• Mr Bolsonaro got into a heated exchange with congresswoman Maria do Rosario in the lower house of Congress. “I wouldn’t rape you because you don’t deserve it,” he said, in response to remarks made by Ms Rosario claiming he had encouraged rape. Mr Bolsonaro later said he was not a rapist, but if he were he would not rape do Rosario because she is “ugly” and “not his type”. 

• “I had four sons, but then I had a moment of weakness, and the fifth was a girl.”


• In an interview with Playboy magazine in 2011 Bolsonaro said that he “would be incapable of loving a homosexual son … I would prefer my son to die in an accident than show up with a moustachioed man.”

• In May 2002, Bolsonaro threatened gay people after then-President Fernando Henrique Cardoso was seen in a photo holding a rainbow flag at an event in support of gay marriage. “I won’t fight against it nor discriminate, but if I see two men kissing each other on the street, I’ll beat them up,” he said.


• “You can be sure that if I get there [the presidency], there’ll be no money for NGOs. If it’s up to me, every citizen will have a gun at home. Not one centimeter will be demarcated for indigenous reserves or quilombolas.”

• In a speech made last year, Mr Bolsonaro spoke about a black settlement in Brazil founded by the descendants of slaves. “They do nothing. They are not even good for procreation,” he said.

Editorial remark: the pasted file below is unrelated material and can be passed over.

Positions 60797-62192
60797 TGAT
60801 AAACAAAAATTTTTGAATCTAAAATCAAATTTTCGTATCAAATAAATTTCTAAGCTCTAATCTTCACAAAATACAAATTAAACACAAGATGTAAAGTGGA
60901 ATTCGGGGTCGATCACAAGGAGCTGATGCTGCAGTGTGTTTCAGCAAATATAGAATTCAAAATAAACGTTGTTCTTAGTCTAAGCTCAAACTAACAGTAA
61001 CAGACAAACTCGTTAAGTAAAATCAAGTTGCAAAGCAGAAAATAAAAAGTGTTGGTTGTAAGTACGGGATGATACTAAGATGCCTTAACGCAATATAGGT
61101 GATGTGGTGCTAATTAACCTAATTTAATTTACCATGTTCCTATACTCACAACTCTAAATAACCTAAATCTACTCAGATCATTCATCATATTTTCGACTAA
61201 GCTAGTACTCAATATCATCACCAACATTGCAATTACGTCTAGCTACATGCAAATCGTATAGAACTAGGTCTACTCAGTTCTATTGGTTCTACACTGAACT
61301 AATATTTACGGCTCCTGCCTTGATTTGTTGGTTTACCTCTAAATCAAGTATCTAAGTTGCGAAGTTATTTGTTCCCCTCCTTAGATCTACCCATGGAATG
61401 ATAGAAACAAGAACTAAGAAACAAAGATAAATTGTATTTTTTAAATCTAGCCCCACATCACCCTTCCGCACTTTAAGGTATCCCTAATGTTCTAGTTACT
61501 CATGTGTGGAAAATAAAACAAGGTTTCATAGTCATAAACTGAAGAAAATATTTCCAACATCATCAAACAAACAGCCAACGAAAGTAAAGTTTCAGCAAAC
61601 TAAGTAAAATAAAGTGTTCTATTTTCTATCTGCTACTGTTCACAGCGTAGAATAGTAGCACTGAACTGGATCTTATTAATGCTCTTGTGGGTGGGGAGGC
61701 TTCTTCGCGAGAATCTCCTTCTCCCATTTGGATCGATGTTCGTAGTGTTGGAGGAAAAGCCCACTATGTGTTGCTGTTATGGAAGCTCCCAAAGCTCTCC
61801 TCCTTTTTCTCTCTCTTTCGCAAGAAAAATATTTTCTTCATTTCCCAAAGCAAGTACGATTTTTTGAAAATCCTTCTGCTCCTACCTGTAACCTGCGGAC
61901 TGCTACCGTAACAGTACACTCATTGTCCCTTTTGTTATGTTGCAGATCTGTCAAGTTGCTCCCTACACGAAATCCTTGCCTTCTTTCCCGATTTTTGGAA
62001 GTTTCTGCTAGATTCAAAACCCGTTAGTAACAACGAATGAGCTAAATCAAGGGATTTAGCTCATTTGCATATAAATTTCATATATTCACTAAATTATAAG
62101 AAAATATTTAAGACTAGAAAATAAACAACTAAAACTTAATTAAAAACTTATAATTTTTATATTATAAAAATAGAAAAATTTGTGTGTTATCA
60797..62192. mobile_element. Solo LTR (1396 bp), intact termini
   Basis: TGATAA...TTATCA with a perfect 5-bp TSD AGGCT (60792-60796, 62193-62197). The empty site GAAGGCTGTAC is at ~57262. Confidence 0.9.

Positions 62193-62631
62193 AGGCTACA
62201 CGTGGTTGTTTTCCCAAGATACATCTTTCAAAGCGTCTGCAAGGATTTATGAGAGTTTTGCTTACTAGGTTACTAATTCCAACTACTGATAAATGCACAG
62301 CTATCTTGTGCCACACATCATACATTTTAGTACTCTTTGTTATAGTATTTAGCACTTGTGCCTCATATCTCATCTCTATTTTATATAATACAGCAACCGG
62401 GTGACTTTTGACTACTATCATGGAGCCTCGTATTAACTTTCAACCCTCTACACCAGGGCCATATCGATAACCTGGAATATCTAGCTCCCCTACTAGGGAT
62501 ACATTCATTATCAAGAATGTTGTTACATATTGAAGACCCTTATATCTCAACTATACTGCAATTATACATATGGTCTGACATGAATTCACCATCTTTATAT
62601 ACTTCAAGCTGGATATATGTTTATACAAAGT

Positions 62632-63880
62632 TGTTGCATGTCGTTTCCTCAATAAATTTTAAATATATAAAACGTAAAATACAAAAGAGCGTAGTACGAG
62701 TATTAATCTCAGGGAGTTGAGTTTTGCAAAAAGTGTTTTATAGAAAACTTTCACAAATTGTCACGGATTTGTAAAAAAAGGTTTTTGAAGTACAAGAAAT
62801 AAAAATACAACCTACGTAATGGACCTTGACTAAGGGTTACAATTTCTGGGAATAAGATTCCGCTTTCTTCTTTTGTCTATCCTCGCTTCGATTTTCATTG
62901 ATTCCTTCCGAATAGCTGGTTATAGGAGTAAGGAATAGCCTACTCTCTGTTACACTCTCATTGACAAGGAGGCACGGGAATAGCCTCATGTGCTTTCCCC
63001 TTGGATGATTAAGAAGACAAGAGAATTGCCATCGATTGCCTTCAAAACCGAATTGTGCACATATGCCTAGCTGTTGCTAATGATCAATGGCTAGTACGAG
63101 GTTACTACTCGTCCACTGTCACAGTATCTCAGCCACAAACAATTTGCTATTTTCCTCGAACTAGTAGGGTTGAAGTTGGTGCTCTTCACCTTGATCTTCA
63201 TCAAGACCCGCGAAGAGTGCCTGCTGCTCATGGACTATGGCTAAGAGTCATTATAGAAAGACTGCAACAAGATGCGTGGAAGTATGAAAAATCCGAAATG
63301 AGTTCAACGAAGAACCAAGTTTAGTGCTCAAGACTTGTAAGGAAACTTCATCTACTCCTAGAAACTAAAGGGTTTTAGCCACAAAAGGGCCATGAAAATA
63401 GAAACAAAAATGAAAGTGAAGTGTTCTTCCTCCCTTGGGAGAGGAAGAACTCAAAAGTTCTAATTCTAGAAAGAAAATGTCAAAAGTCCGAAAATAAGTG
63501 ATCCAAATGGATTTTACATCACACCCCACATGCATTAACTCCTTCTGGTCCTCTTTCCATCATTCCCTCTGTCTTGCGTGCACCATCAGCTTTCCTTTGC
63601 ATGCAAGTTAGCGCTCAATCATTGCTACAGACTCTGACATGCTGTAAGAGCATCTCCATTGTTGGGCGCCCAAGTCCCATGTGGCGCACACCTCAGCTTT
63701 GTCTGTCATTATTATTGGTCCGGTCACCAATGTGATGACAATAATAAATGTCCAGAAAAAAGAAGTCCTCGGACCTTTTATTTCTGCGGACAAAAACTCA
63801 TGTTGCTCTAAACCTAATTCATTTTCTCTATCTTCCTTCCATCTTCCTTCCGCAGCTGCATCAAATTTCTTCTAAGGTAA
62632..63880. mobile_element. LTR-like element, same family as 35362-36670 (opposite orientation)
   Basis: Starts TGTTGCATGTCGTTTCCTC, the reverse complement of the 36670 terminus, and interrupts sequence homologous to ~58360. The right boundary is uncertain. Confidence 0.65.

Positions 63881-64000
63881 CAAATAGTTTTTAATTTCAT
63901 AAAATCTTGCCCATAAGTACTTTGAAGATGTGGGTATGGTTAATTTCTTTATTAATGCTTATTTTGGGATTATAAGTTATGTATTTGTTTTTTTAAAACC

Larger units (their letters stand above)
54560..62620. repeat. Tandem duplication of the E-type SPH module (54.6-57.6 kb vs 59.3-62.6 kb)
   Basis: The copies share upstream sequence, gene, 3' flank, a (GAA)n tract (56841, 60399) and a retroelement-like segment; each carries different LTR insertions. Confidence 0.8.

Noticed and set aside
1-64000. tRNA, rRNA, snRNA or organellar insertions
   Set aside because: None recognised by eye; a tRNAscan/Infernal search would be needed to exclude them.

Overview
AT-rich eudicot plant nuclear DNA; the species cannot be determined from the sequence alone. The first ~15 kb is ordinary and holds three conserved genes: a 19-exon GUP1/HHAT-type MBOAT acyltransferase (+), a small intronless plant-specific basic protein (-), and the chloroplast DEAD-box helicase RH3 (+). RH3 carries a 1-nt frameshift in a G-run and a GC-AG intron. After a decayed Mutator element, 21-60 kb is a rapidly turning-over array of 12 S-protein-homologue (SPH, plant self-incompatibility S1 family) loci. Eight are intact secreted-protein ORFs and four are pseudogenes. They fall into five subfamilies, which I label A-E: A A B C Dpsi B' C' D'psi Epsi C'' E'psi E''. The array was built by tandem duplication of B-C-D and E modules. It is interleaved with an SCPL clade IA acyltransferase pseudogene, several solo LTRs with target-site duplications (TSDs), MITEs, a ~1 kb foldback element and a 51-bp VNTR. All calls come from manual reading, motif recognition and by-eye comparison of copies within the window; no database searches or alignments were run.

• He has also reportedly referred to black activists as “animals” who should “go back to the zoo”

• During an interview aired by the Bandeirantes TV network in March 2011, Bolsonaro responded to a question about what he would do if his son fell in love with a black woman. “I won’t discuss promiscuity,” he said. “I don’t run that risk because my sons were very well educated.”

• He called Hatian and Syrian refugees "the scum of the earth"


• He has said that the Landless Workers Movement “should be treated as terrorists” and pushed for legislation arming landowners to kill them.

• “Here I want to say to the MST scumbags that we’re going to give guns to agribusiness, we’re going to give guns to the rural producer, because the welcome mat for a land invader is a bullet, 247 caliber."

This man is expected to win Brazil's presidency on Sunday.

Wednesday, October 24, 2018

One way Nevada lowers "the cost of voting"